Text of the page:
Loading presentation...

Present Remotely

Send the link below via email or IM

Copy

Present to your audience

Start remote presentation

  • Invited audience members will follow you as you navigate and present
  • People invited to a presentation do not need a Prezi account
  • This link expires 10 minutes after you close the presentation
  • A maximum of 30 users can follow your presentation
  • Learn more about this feature in our knowledge base article

Do you really want to delete this prezi?

Neither you, nor the coeditors you shared it with will be able to recover it again.

DeleteCancel

Make your likes visible on Facebook?

Connect your Facebook account to Prezi and let your likes appear on your timeline.
You can change this under Settings & Account at any time.

No, thanks

Copy of Copy of Commerce and Trade in Ancient Greece

No description
by

on 10 March 2015

Comments (0)

Please log in to add your comment.

Report abuse

Transcript of Copy of Copy of Commerce and Trade in Ancient Greece

Commerce and Trade in Ancient Greece
Greece has a very rich tradition in the history of trade. The introduction of trade into the Greek culture was one of the most defining points in the history of ancient Greece.
In Greece trade was a big part of their city. The Greeks environment and surroundings couldn't provide all the necessities that they needed and this was the same with other countries. The Greek's had to rely on imports and exports so there country could provide the needs of the people.
The main import is grain for Greece because they import 2/3 of the needed supply from different countries. The imports of Greece were Papyrus from Egypt, wheat from lands north of the black sea, and timber from Turkey. Other imports were Iron, Copper, Animal hides, Wine dyes, Tin, Silver, Wool, Gold, Gems, Dye, Timber, and Spices.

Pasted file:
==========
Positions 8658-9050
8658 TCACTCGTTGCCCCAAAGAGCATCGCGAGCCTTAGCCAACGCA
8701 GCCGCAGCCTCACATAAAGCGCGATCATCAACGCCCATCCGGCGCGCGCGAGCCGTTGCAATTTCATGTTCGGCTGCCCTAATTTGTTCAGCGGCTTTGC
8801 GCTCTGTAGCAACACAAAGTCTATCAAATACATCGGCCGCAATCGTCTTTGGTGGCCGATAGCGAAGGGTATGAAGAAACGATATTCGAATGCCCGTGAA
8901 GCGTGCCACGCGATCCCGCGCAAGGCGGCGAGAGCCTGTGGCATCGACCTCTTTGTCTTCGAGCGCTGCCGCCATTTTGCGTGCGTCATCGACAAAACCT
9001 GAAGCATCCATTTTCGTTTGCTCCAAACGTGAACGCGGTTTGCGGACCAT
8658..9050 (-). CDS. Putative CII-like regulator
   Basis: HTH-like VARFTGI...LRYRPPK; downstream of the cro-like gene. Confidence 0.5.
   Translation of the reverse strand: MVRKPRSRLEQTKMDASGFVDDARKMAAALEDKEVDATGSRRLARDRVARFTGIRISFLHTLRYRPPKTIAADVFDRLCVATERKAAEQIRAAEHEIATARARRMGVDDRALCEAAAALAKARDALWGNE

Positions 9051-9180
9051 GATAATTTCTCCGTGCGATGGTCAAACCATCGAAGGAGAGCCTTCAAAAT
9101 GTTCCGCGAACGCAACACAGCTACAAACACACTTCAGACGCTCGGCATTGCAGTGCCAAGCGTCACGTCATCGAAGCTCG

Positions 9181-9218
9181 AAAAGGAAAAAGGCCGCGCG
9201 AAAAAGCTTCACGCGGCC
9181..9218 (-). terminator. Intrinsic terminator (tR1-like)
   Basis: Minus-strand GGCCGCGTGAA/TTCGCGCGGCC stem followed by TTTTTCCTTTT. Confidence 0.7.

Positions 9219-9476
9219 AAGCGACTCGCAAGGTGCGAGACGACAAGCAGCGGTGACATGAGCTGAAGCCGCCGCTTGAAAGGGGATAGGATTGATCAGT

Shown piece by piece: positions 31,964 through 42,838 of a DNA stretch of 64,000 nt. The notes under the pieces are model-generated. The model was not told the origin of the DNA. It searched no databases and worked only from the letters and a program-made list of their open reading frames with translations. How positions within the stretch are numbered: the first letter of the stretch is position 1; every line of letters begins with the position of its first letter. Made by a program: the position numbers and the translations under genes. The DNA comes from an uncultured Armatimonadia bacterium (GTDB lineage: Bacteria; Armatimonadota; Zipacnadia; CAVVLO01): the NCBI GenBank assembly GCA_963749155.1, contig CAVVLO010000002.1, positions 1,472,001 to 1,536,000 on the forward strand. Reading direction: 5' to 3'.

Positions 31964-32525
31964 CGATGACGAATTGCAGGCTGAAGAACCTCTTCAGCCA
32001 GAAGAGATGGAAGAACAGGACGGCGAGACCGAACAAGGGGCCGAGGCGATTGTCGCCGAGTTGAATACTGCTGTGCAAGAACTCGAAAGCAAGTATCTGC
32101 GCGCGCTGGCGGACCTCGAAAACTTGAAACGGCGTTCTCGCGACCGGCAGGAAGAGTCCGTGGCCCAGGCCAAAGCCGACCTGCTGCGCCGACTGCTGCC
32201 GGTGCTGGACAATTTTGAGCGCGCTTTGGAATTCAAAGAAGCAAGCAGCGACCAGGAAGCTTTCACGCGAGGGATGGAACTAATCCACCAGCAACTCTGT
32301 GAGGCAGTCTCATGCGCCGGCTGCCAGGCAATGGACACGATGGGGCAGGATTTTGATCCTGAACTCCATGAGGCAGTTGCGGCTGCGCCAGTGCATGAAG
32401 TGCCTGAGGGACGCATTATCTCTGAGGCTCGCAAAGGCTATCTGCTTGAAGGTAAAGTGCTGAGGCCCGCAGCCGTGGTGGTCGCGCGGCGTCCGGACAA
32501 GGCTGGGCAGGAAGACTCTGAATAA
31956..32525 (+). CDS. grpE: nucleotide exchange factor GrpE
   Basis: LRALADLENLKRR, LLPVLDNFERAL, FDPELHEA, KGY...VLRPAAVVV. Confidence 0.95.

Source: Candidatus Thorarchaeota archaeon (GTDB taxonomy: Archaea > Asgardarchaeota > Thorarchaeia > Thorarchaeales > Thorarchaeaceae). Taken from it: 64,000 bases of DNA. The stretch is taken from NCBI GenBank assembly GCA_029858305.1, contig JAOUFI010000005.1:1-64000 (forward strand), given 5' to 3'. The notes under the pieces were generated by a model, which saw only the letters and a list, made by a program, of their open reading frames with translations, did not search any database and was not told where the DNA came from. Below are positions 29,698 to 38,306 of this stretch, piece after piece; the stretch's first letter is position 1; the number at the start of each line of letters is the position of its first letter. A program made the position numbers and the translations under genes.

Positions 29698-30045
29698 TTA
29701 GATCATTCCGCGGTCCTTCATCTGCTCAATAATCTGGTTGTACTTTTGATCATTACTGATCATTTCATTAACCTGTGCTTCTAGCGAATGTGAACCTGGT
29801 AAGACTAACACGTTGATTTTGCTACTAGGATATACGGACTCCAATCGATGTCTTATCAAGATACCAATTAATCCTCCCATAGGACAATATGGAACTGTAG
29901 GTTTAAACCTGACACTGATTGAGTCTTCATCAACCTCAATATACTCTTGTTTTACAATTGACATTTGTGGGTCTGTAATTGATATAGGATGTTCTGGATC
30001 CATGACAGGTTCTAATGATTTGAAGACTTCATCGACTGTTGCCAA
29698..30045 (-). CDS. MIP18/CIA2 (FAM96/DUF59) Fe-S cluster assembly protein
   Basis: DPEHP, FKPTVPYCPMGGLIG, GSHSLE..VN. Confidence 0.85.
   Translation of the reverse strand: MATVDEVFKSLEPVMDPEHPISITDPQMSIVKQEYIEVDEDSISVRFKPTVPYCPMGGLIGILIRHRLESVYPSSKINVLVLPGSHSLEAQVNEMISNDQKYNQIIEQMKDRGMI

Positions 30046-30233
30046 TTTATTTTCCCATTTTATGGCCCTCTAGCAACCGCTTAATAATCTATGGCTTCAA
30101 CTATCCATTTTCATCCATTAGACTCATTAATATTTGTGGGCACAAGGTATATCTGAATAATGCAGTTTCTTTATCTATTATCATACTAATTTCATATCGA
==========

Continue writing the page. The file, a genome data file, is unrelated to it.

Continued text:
In ancient Greece some exports include Oil, Wine Pots and Pottery, Statues, Honey, Silver, Metalwork, Clothes, Books, Cutlery, Furniture, Weaved products, Raw materials, Horses, and Cloth. Greeks and all other countries had to sell all their exports for a reasonable price so they have money for imports while it's still cheap enough so other countries and citizens will buy them.
Image by goodtextures: http://fav.me/d2he3r8

Introduction
to Greek Currency
In the beginning, Greeks would trade by exchanging one item for another with close or the same value. Around 590BC the Greeks had started to use coins. The coin that was widely used in Greece was the Drachma which had an owl on one side, and the other side had the face of Athena.

Coin as a Symbol of the City-State
Coins of Greek city-states had a unique symbol or feature, an early form of emblem, also known as badge that represented their city and promoted their state.
Trade in Greece
Today

In Greece today, trade is no different from most countries. Almost all people "trade" over the internet, or by simply sending over anything across the world in the simplest way through mail carriers.
Trade
Introduction to Greek Trade
Imports
Exports
More coins as a symbol of the city state
Greek individuals conducted most of their commerce at the Agora, a huge marketplace at the base of the Acropolis. Citizens could purchase food, household items and clay oil lamps which provided the only source of light. Popular items at the market were leather sandals and jewelery. Slaves were also sold at the Agora.
The Agora
Why it was important?
The Greeks created the worlds first economy and democracy. It has made a impact on our world today. Currency and trade were both imaged by the Greeks.
A huge part of both Ancient Greek and modern North American economies is currency. In both societies, coins are made out of various metals with famous, important figures or symbols. Both countries placed the face of great leaders on one side of the coin. They were different from each other as ancient Greece used valuable metals for their coins and did not have paper money.
Comparing Money
When Greeks started trading they exchanged one item for another with the same or close value, which was known as bartering. Around 590bc they started using coins. The coin widely used in Greece was the Drachma which had an Owl and the head of Athena. The only place which didn"t accept Athens coins were Sparta because of the rivalry between them.
1
2
3
4
5
Full transcript